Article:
Moms and dads typically face bills totalling about 500,000 won ($340) per month, so news that the admissions process has been subverted by faculty will not be welcomed.

In a country where art is often considered a status symbol, the news has also been a painful reminder for many working-class parents that affluence and
connection are indeed key conditions to getting their children into the nation’s top art schools.

Rumors of corruption and bribery have circulated the corridors of university art and music departments for years.

Some professors in the past were caught putting pressure on colleagues to select students who were the children of politicians or wealthy families.

The situation became so severe in the 1990s that most music and art schools were forced to ensure that at least one-third of the admissions panel came from outside of their own faculty to maintain transparency and try to eliminate the chances of skulduggery.

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A view of Hongik University from the main gate. By Yoo Young-rae

Critics say the problem lies with the bureaucracy and admission system that art schools use, a system they say fails to nurture students’ creativity.

To prepare for the admissions exam, which can vary depending on the university, students typically learn how to draw from plaster statues of figures from Greek and Roman civilization, such as Venus or the philosopher Agrippa, and sculpt portraitures with clay. This kind of classical training was embraced by 18th-century art academies in Europe.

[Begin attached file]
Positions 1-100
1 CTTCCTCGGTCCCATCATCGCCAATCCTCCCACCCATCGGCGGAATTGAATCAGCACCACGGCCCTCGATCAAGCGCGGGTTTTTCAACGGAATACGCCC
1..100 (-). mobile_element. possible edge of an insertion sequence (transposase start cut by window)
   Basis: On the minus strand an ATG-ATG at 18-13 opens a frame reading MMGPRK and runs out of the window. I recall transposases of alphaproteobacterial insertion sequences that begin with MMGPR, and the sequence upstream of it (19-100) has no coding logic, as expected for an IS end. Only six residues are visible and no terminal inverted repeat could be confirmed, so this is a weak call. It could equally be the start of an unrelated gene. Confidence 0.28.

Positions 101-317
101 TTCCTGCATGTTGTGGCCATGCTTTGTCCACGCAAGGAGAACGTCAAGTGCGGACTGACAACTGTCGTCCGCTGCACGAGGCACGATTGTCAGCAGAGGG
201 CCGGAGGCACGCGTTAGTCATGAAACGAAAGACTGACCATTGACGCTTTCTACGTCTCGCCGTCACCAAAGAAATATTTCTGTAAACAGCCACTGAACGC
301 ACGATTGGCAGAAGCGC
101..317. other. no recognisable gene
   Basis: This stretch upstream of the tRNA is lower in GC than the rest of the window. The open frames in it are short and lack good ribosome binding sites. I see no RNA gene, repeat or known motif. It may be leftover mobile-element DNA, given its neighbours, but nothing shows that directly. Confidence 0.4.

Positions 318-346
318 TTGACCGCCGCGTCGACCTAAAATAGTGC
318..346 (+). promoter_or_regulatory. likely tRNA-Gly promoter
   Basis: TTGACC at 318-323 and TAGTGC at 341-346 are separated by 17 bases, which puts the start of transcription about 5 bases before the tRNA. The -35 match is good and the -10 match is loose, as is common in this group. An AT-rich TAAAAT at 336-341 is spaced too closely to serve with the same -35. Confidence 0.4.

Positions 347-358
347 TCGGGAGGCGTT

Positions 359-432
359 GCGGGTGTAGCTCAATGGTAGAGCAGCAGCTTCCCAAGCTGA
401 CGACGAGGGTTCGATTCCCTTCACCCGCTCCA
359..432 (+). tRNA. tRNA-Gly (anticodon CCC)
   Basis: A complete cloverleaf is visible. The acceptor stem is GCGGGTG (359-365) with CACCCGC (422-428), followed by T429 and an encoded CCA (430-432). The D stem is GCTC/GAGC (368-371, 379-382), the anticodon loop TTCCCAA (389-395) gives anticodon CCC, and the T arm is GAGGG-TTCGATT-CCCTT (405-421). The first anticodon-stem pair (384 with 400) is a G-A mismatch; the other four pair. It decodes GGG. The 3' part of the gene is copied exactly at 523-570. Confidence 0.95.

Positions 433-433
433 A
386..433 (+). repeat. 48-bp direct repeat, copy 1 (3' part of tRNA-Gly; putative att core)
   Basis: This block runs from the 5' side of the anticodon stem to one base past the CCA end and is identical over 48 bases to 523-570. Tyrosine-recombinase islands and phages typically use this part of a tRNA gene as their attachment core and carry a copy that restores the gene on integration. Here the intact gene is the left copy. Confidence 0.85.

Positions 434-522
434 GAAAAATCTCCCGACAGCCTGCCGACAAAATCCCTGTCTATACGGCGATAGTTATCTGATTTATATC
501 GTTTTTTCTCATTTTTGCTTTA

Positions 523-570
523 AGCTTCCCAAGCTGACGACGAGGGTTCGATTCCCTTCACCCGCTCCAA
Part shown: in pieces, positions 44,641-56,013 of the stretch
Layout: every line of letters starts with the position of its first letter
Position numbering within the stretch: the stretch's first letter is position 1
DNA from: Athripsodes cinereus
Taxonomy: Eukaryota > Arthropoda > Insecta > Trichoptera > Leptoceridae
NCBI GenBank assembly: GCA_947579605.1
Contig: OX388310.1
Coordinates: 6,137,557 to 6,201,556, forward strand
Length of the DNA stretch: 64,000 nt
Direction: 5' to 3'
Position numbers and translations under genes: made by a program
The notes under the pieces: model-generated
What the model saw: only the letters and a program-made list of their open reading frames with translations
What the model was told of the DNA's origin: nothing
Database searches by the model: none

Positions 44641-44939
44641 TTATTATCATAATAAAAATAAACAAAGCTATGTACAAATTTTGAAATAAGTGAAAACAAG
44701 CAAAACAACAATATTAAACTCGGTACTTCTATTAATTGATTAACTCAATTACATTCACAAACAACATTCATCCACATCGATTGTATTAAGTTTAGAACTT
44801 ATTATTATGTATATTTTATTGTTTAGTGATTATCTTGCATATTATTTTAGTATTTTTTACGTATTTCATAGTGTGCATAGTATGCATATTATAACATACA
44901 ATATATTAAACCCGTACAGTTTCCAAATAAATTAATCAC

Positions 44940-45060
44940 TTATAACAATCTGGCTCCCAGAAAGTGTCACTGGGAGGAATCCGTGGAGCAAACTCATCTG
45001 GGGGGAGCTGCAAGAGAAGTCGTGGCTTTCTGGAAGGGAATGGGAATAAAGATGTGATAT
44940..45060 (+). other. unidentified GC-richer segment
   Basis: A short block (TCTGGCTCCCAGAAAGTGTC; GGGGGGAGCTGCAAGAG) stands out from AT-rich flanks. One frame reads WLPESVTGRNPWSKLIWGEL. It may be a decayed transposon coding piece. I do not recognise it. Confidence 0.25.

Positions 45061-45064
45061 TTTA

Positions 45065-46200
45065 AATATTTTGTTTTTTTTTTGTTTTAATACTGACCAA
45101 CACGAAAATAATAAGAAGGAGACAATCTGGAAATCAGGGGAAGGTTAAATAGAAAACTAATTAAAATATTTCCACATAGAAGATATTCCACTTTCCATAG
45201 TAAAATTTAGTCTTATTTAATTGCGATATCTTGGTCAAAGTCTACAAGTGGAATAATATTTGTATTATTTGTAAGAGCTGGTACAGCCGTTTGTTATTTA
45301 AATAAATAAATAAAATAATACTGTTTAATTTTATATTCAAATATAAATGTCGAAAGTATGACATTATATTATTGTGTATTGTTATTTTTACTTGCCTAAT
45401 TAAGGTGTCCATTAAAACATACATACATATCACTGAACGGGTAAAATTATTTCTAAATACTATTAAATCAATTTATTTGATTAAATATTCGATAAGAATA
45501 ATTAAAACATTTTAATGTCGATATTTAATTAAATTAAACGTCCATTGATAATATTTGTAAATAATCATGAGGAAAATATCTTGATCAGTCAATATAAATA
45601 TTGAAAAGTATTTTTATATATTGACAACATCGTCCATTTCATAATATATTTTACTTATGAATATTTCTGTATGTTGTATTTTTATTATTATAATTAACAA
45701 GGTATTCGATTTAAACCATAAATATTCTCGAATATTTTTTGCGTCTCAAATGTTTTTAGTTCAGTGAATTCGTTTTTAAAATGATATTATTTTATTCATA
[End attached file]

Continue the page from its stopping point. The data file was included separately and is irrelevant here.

At private cram schools, art teachers give specific instructions to students on how to paint or sculpt and offer style tips that universities prefer.

There are hundreds of these art cram schools throughout the country. The ones that have been most successful in sending students to the top art schools hoist the names of the admitted students on banners alongside displays of student work samples on easels in front of the schools.

During the art admissions exams, which are held every January, universities divide candidates into small groups and give them half a day to finish their assessed task. Even if the students are outstanding artists, a slight smudge or a faulty brushstroke could wipe out years of hard work.

“You might think college art exams are subjective, but they’re not,” says Jeon Seung-bo, director of the Busan Biennale. “They’re very mechanical. You have a set formula to produce a piece wanted by the schools, and if you follow the rules faithfully, you get better scores. The method is not so different from selecting engineering students.”